Textbooks are better for your environment

Ally Browne

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It’s no secret that the average college student spends an arm, a leg, and half their soul on textbooks each semester. It’s also no secret that many textbook publishers have started cashing in on the current “e-book” trend. But are these new technologies really more cost effective and convenient than traditional textbooks?

The answer is no.

Only 17 percent of incoming and current college students own a tablet or an e-book, according to an online study conducted by the Pearson Foundation in January 2012.

If our campus starts mandating the use of e-books, that means approximately 83 percent of students will need to go and buy an electronic reader.

These can range anywhere from $80 for the most basic Nook and up to $829 for a full featured iPad, with the average costing around $500 according to a survey by USA Today. On top of that, the average e-book is about 60 to 70 percent the cost of a new textbook.

Once you’ve bought an e-reader, it opens up many other problems. Your e-reader might run out of battery, get broken, stolen or a get software bug. They’re also fairly fragile.

If you spill a little bit of water on your textbook, it isn’t rendered useless. It also isn’t rendered useless by a little bit of writing in the margins.

Even if the cost and lack of durability doesn’t bother you, your educational quality should.

Kate Garland, a lecturer in psychology at the University of Leicester in England, did a study about memory retention with print versus online reading. She discovered the readers of print were able to recall the information quicker and more accurately. Garland also found the print readers needed to read the information fewer times to gain the same information.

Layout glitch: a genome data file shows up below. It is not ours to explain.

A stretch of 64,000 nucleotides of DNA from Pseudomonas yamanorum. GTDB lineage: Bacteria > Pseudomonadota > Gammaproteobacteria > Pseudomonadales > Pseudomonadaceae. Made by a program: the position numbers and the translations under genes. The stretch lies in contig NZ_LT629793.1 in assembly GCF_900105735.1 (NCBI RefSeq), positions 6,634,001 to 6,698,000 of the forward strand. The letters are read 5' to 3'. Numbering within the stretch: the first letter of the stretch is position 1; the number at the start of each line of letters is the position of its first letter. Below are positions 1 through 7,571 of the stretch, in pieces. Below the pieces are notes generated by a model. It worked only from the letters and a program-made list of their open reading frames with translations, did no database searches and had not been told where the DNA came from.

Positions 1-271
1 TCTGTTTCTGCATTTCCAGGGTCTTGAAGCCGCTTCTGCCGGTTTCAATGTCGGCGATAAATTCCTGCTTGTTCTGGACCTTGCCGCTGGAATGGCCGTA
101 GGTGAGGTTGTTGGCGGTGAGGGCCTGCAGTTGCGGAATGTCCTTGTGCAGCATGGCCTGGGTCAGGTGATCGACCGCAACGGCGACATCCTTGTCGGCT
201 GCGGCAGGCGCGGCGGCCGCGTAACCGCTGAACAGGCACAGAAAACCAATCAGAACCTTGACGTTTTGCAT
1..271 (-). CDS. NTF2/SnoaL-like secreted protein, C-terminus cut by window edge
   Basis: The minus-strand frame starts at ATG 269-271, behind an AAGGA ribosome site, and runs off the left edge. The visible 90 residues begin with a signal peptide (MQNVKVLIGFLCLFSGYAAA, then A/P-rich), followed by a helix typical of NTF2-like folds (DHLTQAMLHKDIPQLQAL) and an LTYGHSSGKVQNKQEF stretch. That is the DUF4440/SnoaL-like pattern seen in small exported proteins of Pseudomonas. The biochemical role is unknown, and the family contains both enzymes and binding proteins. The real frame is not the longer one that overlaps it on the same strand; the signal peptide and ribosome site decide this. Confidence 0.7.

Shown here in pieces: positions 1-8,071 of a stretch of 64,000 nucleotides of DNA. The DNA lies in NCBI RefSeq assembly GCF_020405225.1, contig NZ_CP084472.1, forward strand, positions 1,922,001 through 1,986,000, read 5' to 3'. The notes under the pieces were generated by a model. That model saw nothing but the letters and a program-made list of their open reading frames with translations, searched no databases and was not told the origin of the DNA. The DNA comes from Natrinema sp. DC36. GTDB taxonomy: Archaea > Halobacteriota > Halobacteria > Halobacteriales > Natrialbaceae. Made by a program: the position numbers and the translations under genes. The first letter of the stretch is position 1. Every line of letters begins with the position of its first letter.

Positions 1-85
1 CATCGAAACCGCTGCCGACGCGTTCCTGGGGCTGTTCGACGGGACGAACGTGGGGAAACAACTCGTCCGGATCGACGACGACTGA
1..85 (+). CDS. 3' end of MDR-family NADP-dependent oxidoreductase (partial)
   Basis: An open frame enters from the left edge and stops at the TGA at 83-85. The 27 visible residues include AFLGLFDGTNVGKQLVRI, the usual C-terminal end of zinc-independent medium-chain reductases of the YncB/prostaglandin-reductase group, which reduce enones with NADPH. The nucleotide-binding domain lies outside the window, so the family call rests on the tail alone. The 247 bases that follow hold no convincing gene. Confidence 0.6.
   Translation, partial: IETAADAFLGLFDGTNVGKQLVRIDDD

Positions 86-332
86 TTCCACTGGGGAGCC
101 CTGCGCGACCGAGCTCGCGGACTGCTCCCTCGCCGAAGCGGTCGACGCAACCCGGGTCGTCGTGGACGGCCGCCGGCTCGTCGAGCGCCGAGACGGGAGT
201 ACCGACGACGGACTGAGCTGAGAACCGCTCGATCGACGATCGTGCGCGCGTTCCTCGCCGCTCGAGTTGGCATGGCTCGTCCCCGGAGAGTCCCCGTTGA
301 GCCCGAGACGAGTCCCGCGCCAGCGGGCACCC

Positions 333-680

Additionally, Sandra Aamodt, former editor in chief of Nature Neuroscience, did a study on human-technology interaction. Aamodt’s team reported that a person reading on a digital display read 20 to 30 percent slower than a person on print.

They also found it takes more effort to read a digital display. This causes the brain and eyes to tire quicker, meaning loss of concentration and memory.

Most basic e-readers do not include pictures, which also has a negative impact upon learning. Out of 145 students, 119 of them did better on a quiz using a handout with pictures as compared to one with just text according to a research report by Joan M. Elifson and Brenda Smith at Georgia State University.

There is a better way to embrace the digital age than having to resort to e-books. Trading books online through Bookins.com or Textbookrevolt.com, hosting a campus wide book swap, or selling and buying used books at Valore.com, Amazon.com, and EBay.com are excellent alternatives to rising costs at the campus bookstore.

E-books are great for leisure reading, but they have a long way to go before they can replace traditional textbooks.

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